Family fallout over land sold to bury father
When Maun-based businessman, Balothanye Pelaelo died from Covid-19 complications on 9 August last year, he left this earth with his funeral and insurance policy inactive and a bank balance of around P300.
Desperate to lay the 50-year-old to rest within four days as per the Covid-19 protocols at the time, Pelaelo’s cash-strapped family pledged to sell part of his residential plot to raise funds for a coffin.
Because of the dead man’s considerable size, the family needed a big coffin – a final resting place that came with a hefty P25, 000 price tag!
Only able to raise P5, 000 themselves, and with time ticking by, after two weeks the family thought their prayers had been answered when one Tshiamo Tsheko agreed to buy the land for P20, 000.
The deal was struck and Pelaelo was finally laid to rest.
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However, after the burial, trouble flared when the deceased’s children blocked the land’s transfer. Meanwhile, Tsheko is on the elder’s neck demanding his land or at the very least a refund.
Led by 63-year-old Olebeng Balapi, the elders have sought out Maun Customary Court seeking a resolution to the family feud.
They accused Pelaelo’s four children, pointing the finger primarily at Mphoyame Maranyane, 25. as the ring leader, of hindering the estate distribution.
Explaining how they came to put the plot up for sale, Balapi, who is the dead man’s uncle, told court, “We tried selling his [Pelaelo’s] vehicles, but to no avail. First we tried to sell the Ipsum to a local pawn shop but they said they could only trade it in with P5, 000, and the elders declined to take the offer. We then tried to sell the Toyota Hilux and we couldn’t find a buyer either.”
Since Pelaelo had several residential plots, the family decided the best way to bring in fast cash was to sell a portion of the land.
A buyer eventually came forward with the asking price and it was agreed one of the residential plots would be divided into two, with Tsheko getting the undeveloped side.
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Balapi and other elderly relatives, including Maithamako Sefu, 69, and Lebogang Pelaelo, 59, told court that after the burial Pelaelo’s estate was distributed among family members and his four children: Stella Molefe, Mphoyame, Loago and Bame Maranyane.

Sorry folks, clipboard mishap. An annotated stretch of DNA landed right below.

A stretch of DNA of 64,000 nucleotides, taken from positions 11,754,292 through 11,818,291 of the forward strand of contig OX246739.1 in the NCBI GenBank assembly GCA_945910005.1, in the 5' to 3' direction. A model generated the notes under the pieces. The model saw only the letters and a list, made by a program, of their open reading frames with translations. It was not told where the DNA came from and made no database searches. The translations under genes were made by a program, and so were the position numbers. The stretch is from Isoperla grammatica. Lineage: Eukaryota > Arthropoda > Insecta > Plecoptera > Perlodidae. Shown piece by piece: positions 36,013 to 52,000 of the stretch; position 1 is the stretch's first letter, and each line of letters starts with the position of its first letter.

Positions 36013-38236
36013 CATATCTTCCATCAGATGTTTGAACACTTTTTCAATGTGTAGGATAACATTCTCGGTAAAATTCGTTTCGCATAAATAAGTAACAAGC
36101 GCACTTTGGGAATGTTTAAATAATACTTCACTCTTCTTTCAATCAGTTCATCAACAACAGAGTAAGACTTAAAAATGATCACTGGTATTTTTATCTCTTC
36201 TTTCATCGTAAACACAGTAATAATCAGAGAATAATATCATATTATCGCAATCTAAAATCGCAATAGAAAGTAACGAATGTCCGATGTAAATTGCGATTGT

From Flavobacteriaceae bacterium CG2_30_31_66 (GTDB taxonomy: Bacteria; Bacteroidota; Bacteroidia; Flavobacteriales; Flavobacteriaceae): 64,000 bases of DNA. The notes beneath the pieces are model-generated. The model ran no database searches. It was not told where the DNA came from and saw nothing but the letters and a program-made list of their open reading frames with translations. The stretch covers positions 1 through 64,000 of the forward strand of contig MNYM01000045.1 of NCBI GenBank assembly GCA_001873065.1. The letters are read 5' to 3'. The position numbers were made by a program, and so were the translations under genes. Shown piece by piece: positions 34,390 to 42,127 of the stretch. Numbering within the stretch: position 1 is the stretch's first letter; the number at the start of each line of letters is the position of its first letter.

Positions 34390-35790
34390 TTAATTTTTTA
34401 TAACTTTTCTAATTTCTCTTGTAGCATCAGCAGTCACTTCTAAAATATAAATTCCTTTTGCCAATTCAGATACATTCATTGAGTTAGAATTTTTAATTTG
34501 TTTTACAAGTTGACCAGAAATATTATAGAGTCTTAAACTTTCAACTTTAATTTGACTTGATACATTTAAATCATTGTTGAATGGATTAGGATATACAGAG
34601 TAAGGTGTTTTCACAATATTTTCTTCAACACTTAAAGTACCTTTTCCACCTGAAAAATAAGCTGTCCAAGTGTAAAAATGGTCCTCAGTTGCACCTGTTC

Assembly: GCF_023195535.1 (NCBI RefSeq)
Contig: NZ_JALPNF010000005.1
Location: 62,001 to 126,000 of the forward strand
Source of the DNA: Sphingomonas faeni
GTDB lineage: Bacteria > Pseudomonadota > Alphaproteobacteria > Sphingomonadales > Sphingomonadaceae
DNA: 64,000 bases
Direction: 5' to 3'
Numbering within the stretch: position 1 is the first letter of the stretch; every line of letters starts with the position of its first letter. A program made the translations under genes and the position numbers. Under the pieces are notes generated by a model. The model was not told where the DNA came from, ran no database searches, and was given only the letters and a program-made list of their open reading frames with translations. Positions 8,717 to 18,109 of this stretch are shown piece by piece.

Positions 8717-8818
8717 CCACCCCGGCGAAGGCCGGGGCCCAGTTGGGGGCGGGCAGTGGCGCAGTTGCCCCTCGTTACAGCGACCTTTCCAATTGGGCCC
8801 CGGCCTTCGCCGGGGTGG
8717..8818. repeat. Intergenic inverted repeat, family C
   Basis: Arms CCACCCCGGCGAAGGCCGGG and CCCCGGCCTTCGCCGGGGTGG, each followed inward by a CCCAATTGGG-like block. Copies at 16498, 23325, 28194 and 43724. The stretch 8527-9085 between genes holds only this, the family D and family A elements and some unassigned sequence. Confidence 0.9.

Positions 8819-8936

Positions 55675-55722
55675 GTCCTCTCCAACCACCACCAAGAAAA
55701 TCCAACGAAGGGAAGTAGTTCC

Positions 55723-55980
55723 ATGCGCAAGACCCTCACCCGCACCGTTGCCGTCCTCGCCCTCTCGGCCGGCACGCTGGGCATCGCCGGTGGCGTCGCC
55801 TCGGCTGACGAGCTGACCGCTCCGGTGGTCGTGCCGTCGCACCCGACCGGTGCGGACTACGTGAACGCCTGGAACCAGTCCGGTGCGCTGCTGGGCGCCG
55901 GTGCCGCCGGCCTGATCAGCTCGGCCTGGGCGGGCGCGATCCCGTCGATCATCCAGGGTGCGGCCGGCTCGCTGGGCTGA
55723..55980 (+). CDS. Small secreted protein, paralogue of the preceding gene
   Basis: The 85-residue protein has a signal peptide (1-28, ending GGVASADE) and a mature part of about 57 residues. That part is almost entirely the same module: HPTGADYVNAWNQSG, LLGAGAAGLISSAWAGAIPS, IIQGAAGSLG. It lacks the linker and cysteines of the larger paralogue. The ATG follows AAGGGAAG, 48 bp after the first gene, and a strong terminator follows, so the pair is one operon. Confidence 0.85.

They claim Mphoyame refused with some of the property, including vehicle parts and batteries among others.
They further allege that the three Maranyane brothers received a residential plot to share, while the other plot was divided as agreed, with Molefe to take one half and Tsheko the other as payment for the P20, 000.
“Landboard applications were made to process the transfers but three days later the children approached the landboard to cancel the applications,” stated Balapi.
Grumbling her support, the deceased’s sister, Lebogang added, “We the elders have to pay the coffin buyer because the agreement has not been honoured.”
Responding on behalf of the children, Mphoyame maintained they moved to freeze the applications as they believed their father’s family had connived to deny them their inheritance.
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“We discovered that they secretly wanted to give the said plot to our father’s younger sister,” insisted Mphoyame, who was instructed to bring proof of such as the applications before Tawana Landboard only stated transfers to the children and coffin buyer.
Mphoyame added he became even more suspicious of the elders when they divided his father’s most valuable property amongst themselves, leaving only ‘worn out household goods’ for the kids.
“All the household property which were given to us are worn out; dead refrigerators, sofas, spades and useless clutter. They divided among themselves pricey and useful property!” he told court on Tuesday.
The upset youth claimed the elders took expensive electronics including generators, chain saws and vehicles among a long list of property.
The matter resumes this Thursday (20 January), when Mphoyame was given two days to submit evidence of the alleged deceitful exchange of his father’s land.